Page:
The store has obviously not heard your programme or followed the instructions from the card companies and banks!
R. M. Phillips, Brighton

On the most recent Money Box the correspondent blithely dismissed the possibility that foreign visitors and residents would have their cards turned down, even after 14 February.

I have already encountered difficulty with my traditional signature card on - of all places - London's tourist-flooded Regent Street.

Neither my obvious American accent, obviously American card or repeated offers of valid UK ID made any difference.

Not having a UK bank account, I had no idea that doomsday is approaching, and thought it was just one shopkeeper.

Obviously, I will continue to spend money in the UK. I'm a student here, and need to eat, after all, but if this is what I encounter every time I go into a shop... no thank you.
Ellen Lindner, London

My new card which runs from 1 February 2006 for three years and is not chip and pin.

I shall not use my new card unless it is replaced by a chip and pin version
Clive Litchfield, Birmingham
I contacted the card company when it arrived about two weeks ago who assured me that they would be sending out chip and pin cards - including to me - by the end of January (when my old card expired).

Needless to say no new chip and pin card has arrived.

The result is that I shall not use my new card unless it is replaced by a chip and pin version.
Clive Litchfield, Birmingham

When paying at the supermarket the handset in which I punch my pin always briefly flashes a message "Refer To Terms". What are the terms? Where can I refer to them? Are the terms any different from the old pre-chip and pin days? Should I be concerned?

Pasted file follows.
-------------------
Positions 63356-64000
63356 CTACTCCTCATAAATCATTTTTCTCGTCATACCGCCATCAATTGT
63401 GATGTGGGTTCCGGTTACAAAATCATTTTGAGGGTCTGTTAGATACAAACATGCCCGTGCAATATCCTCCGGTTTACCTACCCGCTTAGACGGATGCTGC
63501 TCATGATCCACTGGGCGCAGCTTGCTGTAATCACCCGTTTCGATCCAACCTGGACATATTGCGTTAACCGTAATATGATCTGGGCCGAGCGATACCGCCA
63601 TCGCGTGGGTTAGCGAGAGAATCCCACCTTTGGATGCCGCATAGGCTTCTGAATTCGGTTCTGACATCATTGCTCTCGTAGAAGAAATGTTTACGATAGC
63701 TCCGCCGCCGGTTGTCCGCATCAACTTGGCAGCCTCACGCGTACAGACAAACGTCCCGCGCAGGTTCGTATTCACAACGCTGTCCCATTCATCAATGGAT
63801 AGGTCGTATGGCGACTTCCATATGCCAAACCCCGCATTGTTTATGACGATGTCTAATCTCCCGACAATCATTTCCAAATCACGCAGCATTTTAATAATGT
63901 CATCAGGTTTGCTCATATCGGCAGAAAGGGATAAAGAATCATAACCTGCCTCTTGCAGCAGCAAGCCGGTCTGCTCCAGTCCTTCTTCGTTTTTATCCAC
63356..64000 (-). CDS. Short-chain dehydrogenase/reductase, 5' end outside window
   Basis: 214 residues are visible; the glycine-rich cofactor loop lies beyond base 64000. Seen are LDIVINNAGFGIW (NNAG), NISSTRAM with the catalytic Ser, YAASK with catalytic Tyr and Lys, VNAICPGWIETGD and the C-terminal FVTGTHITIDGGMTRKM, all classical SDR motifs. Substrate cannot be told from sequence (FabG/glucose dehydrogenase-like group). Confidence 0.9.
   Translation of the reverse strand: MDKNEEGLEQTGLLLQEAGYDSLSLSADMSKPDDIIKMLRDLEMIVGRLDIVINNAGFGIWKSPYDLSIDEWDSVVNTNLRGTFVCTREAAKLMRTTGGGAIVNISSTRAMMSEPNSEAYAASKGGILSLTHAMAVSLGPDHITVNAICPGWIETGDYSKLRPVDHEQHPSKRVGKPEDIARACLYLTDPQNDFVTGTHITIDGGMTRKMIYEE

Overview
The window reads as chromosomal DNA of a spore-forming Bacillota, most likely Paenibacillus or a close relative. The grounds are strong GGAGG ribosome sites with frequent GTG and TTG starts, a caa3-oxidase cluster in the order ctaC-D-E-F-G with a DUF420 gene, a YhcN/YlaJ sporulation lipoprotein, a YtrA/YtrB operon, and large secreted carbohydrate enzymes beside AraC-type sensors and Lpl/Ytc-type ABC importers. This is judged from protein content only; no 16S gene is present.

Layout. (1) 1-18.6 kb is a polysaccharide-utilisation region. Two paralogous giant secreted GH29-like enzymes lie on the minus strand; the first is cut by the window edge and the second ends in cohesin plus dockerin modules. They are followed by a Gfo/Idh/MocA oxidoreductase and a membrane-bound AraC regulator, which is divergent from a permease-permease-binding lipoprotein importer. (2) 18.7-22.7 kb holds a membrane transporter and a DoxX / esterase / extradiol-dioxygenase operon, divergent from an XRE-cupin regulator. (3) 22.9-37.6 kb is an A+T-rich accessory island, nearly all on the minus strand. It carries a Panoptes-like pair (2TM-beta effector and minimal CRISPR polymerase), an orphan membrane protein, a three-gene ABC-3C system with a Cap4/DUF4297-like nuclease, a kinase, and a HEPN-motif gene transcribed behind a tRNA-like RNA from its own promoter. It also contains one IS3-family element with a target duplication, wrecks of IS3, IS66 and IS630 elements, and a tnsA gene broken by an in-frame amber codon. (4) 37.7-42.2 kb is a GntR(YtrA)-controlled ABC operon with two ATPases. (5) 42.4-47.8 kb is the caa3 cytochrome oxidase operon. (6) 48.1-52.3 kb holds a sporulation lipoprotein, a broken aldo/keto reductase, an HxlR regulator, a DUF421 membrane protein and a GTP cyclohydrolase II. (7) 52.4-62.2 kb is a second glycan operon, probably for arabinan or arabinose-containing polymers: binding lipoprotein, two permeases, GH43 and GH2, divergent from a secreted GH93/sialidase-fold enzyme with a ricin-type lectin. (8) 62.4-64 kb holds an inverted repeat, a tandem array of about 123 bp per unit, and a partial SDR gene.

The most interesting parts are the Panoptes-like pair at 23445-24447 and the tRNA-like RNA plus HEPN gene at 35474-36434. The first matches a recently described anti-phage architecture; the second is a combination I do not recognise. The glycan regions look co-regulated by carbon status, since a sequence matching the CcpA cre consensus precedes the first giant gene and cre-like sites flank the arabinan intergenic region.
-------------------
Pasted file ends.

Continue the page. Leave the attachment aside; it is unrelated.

A Money Box investigation would be welcome and, I hope, reassuring.
Roland Jeffery, London

I really think your programme should present the alternative view that chip and pin is a huge retrograde step from the point of view of the customer's security.
John Collins, Welwyn Garden City

I have been with my bank for 31 years but it has let me down. It has not supplied me with a chip and pin card.

It says I will still be able to use a signature with my card, but local businesses are not of the same opinion.

They say that because they and not the banks will be liable for the transactions they will refuse to let me sign after the 14 February.

I have already e-mailed the bank and had no reply. It seems to me that my best option would be to change banks to one which can give me a chip and pin card.
Chris Rose, Perth

I made a purchase of over 150 at a store recently. I was not asked for either a pin number or for a signature.

When I asked why, they said it was not necessary as they can still put it through. Does this make a mockery of the whole system?
Patricia Baynes, Rayleigh Essex

The comments we publish are not necessarily the views of the BBC but will reflect the balance of views we have received. It is helpful if contributors state if they work for any organisation relevant to an issue discussed. Readers should form their own views on whether messages published represent undeclared interests, or views prompted by a common source.